Insight and suicidality in first-episode psychosis: understanding the influence of suicidal history on insight dimensions at first presentation
Lack of insight is a cardinal feature of psychosis with crucial implications for outcome. Concerns have been raised regarding a link between insight and suicidality. This study aimed to test the relationship between suicidal behaviour preceding first-episode psychosis (FEP) and insight dimensions at treatment onset.
A total of 112 FEP inpatients were recruited. Suicidal events prior to admission were recorded. Insight was assessed multidimensionally with the Schedule for the Assessment of Insight – Expanded version shortly after admission. Suicidal and non-suicidal patients were compared regarding scores on ‘total insight’ and three insight domains: ‘awareness of mental illness’, ‘relabeling of psychotic experiences as abnormal’ and ‘compliance’. This analysis was also adjusted for a set of sociodemographic, clinical, neurocognitive and psychopathological variables.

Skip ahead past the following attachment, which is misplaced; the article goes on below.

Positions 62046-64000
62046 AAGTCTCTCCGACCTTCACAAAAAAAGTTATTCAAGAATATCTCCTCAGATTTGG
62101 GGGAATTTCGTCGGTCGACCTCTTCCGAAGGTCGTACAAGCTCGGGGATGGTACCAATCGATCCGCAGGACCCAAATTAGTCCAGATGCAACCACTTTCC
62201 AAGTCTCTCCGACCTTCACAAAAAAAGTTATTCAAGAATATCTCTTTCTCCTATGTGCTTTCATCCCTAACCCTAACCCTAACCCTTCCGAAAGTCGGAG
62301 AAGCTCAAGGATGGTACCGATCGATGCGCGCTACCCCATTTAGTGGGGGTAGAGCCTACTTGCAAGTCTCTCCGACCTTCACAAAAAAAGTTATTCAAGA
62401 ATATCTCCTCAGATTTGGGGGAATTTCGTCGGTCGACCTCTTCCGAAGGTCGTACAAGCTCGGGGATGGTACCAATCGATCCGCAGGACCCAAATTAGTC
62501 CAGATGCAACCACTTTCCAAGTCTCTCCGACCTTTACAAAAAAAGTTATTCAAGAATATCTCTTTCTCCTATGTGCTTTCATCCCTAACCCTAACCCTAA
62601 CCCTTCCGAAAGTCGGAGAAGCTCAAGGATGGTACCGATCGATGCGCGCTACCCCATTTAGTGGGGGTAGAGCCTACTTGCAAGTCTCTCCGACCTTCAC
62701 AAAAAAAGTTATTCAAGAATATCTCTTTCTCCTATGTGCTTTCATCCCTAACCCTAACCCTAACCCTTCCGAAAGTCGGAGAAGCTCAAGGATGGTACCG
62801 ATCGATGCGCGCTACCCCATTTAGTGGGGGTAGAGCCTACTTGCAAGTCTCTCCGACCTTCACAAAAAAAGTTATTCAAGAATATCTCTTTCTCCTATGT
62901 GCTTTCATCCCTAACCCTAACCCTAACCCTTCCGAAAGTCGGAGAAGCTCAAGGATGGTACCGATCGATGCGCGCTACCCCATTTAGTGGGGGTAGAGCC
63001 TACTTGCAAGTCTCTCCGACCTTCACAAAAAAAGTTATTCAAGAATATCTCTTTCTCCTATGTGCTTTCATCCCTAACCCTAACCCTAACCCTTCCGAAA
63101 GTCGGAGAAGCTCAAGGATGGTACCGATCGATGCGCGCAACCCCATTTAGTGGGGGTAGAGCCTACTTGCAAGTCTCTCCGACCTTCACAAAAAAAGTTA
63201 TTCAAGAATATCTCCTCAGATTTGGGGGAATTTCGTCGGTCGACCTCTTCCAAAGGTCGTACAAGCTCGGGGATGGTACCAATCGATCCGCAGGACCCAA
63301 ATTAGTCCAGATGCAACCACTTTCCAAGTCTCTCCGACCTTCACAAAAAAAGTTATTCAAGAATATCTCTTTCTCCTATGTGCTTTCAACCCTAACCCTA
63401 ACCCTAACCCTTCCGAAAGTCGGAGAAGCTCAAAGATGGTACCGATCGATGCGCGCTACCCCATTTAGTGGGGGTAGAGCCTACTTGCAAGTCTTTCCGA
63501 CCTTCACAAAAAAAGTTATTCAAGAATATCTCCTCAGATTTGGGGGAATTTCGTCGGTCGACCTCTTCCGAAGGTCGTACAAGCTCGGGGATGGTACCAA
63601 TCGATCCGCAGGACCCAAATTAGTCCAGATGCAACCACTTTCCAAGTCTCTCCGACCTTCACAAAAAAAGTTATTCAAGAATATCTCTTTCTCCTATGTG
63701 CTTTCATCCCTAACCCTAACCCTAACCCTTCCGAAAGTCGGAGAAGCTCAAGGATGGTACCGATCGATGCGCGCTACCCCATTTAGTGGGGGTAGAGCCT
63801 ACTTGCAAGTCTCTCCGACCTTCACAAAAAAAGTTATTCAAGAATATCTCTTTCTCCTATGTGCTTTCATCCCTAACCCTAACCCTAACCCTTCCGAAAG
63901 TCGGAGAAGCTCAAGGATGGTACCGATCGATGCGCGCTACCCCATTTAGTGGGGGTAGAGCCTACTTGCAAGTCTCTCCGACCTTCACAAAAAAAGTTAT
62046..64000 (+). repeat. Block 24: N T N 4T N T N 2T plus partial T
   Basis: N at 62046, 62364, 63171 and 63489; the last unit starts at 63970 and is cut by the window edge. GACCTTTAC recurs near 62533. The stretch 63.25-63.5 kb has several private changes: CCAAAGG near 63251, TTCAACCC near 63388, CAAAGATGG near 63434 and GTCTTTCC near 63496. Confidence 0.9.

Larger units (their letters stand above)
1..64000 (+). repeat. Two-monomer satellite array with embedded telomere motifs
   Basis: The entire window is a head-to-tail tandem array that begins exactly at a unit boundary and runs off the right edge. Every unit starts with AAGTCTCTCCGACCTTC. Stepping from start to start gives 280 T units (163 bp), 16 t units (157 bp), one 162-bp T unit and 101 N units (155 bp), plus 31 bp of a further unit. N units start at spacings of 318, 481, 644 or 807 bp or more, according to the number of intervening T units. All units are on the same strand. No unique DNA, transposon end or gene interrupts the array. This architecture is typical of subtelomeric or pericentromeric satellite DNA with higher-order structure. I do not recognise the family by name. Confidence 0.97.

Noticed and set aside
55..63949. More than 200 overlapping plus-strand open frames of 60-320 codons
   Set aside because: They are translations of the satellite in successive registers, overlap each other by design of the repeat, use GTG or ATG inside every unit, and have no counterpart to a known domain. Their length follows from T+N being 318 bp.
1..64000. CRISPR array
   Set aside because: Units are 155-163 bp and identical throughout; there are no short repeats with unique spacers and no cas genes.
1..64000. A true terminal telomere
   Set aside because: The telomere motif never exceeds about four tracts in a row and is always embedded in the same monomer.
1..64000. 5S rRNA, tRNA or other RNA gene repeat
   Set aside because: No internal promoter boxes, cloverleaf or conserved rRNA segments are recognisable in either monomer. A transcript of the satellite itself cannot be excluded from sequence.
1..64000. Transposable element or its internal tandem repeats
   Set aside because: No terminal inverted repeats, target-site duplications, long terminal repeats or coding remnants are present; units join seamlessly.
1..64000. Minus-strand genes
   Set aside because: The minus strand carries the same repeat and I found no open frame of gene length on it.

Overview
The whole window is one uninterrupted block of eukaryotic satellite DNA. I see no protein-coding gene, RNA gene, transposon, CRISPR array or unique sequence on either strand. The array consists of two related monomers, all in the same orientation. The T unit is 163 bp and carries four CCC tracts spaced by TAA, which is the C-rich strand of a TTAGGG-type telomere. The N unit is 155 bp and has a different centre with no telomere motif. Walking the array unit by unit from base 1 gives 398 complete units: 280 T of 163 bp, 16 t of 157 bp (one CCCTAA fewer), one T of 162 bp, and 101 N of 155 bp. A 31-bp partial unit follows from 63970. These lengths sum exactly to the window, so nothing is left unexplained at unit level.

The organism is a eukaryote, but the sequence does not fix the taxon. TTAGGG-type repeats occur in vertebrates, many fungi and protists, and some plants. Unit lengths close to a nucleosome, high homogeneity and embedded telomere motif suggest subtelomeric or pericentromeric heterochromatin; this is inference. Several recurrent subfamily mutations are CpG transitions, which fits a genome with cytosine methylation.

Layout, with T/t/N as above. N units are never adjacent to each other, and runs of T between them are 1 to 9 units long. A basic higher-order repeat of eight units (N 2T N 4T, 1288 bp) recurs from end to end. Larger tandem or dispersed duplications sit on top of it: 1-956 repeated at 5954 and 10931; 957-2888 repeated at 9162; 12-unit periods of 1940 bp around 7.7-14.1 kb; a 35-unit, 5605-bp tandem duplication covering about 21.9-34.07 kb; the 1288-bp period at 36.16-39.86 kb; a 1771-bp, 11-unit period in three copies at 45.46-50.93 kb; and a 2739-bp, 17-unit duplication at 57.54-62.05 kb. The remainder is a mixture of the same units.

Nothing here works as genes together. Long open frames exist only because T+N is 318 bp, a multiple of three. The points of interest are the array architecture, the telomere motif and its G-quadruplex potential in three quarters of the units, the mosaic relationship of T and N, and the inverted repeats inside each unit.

Bivariate analyses demonstrated a direct association between previous suicidality and all insight domains. However, these associations did not survive multivariable regression models, which demonstrated gender (female), shorter duration of untreated psychosis (DUP) and psychopathological symptoms – depression and disorganization – to mediate the influence of suicidal history on insight, and therefore to underlie the latter.
Insight dimensions in FEP patients are influenced by having suicidal antecedents through some mediating variables such as gender, DUP and depression. Further prospective studies are needed to clarify the potential implications of these findings on the management of insight in FEP. As suicidal history is associated with greater levels of both depression and insight at first presentation, these three variables might be useful in predicting further suicidal events.